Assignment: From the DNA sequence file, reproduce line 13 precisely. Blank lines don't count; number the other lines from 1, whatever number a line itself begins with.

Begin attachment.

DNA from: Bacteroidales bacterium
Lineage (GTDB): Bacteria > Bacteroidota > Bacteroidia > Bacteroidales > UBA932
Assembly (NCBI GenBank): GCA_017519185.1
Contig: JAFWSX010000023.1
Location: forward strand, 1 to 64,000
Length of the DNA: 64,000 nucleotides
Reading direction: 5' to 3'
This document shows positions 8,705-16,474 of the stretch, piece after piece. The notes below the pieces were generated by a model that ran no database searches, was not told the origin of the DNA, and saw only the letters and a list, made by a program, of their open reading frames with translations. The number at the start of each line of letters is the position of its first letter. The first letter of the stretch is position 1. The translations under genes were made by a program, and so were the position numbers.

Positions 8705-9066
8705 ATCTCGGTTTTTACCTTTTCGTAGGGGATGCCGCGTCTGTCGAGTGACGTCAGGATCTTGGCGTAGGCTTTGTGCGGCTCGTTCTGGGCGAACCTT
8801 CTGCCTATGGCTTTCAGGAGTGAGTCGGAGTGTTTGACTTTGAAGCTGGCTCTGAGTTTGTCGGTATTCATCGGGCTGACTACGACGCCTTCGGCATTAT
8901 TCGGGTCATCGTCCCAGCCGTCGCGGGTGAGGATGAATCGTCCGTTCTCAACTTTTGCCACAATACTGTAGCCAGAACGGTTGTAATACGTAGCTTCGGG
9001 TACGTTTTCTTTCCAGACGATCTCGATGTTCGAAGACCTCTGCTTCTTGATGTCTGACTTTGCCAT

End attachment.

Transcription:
9001 TACGTTTTCTTTCCAGACGATCTCGATGTTCGAAGACCTCTGCTTCTTGATGTCTGACTTTGCCAT